Opinion: The dog as a mobile detection device

By MAURICE REGAN

Published: 10-15-2023 11:00 AM

Maurice Regan is a psychologist who runs Companion Dog Training.  He handles an obedience titled K9 that is also trained in scent.

Recent articles in the Concord Monitor regarding the hunt for the killer of Wendy and Stephen Reid described the role of two types of K9s that assisted in gathering evidence that has now been produced at trial. In this My Turn, I will describe the use of these trained dogs, often and accurately called “mobile detection devices.”

Dogs may be trained to detect many scents. The most common public image is the tracking dog, commonly a bloodhound, following a human with the nose down identifying every footstep using crushed vegetation and “rafts” of discarded human skin. These dogs move deliberately following that nose, pulling against the harness and the line of the handler.

But dogs demonstrate their scent detection abilities in other ways. In a “lost person” search, the dog is trained to both ground and “air scent,” sampling the air to find human scent and following that scent to the source which may be a lost person or a fleeing felon similar to the recent recovery of an elderly man by New England Search and Rescue. Air scenting is used in other ways. Scent-trailing K9s are often used in large venues such as the Boston Marathon and concerts to identify contraband such as explosives and firearms on the persons of passing spectators.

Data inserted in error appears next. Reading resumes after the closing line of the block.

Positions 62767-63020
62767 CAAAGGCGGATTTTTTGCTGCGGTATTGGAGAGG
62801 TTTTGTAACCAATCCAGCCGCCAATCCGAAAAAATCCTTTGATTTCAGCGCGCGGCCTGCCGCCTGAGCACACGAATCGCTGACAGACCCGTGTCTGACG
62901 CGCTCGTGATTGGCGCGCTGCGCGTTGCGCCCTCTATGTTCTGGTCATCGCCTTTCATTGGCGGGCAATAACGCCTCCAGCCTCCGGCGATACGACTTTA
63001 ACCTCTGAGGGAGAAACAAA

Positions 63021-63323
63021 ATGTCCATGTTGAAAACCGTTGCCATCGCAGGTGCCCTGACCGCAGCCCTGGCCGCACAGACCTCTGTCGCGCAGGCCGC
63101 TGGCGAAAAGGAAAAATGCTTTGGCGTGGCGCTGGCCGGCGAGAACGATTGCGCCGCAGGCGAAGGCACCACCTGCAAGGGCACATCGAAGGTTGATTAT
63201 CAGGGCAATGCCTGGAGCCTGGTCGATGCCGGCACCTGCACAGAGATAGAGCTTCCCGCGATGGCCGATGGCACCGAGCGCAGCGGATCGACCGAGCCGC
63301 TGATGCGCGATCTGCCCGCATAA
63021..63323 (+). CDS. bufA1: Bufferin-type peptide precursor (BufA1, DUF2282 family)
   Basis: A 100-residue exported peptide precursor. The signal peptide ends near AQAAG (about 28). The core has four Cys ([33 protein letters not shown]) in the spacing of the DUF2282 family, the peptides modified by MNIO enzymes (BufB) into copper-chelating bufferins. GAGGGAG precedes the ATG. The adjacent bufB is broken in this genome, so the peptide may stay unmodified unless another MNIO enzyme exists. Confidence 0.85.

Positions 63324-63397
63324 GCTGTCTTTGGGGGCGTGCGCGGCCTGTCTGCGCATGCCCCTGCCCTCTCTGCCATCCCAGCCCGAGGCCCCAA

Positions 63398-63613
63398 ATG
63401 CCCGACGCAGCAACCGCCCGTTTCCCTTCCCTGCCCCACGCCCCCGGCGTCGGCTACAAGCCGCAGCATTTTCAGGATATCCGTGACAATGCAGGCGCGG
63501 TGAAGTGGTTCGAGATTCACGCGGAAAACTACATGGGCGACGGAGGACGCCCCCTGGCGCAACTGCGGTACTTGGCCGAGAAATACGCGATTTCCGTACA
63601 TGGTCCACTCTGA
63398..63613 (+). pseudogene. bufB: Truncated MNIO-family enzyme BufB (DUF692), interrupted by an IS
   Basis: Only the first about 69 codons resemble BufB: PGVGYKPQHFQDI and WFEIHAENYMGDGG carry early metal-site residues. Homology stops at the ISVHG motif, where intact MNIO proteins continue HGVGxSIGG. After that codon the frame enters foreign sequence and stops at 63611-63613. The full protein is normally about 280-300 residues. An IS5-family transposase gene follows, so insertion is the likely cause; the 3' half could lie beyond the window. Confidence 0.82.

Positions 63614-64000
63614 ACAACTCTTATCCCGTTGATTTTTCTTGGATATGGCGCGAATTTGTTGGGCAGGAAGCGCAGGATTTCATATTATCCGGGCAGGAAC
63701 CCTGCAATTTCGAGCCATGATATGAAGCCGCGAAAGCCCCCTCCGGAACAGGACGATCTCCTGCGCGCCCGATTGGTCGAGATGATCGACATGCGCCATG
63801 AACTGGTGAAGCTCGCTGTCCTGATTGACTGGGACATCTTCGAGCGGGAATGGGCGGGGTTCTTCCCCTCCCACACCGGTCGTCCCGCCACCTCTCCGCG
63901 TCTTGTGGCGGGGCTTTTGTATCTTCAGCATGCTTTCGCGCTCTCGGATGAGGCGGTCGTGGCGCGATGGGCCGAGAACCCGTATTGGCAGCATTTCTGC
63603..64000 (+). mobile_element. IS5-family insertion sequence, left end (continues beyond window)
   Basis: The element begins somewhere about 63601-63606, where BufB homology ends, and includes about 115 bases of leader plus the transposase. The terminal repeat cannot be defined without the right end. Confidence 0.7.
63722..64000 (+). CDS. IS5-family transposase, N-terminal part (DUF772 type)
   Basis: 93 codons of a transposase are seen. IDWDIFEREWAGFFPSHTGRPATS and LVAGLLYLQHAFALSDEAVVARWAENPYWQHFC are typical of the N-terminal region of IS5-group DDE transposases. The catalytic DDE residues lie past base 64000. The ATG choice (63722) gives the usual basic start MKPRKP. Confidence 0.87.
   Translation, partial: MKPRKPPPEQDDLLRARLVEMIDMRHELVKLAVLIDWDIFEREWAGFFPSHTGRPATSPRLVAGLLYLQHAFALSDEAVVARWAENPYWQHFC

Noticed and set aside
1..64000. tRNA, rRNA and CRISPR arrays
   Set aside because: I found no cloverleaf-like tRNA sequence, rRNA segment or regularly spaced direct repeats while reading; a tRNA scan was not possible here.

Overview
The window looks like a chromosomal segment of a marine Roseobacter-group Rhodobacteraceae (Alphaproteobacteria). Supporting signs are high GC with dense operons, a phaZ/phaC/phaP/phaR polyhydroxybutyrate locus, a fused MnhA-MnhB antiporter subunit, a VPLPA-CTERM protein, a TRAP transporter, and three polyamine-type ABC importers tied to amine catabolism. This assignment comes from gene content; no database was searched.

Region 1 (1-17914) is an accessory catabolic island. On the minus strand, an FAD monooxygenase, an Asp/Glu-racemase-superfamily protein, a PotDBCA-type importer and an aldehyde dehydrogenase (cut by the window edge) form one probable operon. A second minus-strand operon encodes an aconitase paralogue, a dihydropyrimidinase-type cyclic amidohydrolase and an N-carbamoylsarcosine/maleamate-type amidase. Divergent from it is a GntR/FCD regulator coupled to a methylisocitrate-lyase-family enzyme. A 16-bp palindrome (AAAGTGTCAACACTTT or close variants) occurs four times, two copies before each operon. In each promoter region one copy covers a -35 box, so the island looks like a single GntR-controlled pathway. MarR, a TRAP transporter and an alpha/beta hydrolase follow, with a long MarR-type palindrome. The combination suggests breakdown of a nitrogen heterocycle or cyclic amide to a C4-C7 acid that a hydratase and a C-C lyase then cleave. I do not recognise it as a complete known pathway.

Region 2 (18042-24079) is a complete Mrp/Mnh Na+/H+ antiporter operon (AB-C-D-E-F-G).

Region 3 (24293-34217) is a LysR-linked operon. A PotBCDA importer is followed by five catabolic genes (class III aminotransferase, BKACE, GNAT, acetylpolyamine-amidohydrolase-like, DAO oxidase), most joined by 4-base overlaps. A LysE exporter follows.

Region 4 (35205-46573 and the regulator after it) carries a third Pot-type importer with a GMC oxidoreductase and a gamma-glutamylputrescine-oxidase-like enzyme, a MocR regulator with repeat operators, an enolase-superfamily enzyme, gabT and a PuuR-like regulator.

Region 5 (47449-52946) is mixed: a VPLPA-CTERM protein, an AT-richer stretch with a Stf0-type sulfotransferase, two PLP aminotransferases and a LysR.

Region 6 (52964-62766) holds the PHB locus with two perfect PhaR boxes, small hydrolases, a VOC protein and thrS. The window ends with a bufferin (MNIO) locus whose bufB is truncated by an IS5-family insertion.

However, the two types of dogs described in the search for evidence in the Reid murders are cadaver and “ordinance” specialists. The job of the cadaver dog seems simple, find human remains. But training these dogs is complex. Though the Reids’ remains were superficially concealed and not far from a trail, known as a “hasty” burial, cadaver dogs need to identify remains that are small (body appendages), quite old, buried deeply, and often submerged in water. These scents are different and K9s need to be trained on all these odors and may need to make identifications from shorelines and from boats.

Ordinance or “guns and ammo” scent detection is often a type of area search where the K9 identifies spent shell casings and even discarded firearms. In the Reid case, the K9 apparently alerted on two different areas, and casings were recovered linking that ordinance with a suspect. But these dogs may also alert on the discarded firearm of the fleeing felon as illustrated in the GPS-enabled spaghetti diagram where a K9 searched an outdoor area and detected firearm scent beneath a gas meter at Concord Airport.

Unfortunately, the United States does not breed enough scent detection dogs and an estimated 80% are imported from Europe. Approximately half of K9 candidates wash out in training for health and behavioral reasons. In addition to initial scent training, K9s need recurrent training throughout their working life of 8 to 10 years. Their training records and performance are often the subject of judicial review in criminal matters.

These dogs are not inexpensive but appropriately trained and deployed, they certainly have value in making the world a safer place and solving a disturbing double homicide in Concord.

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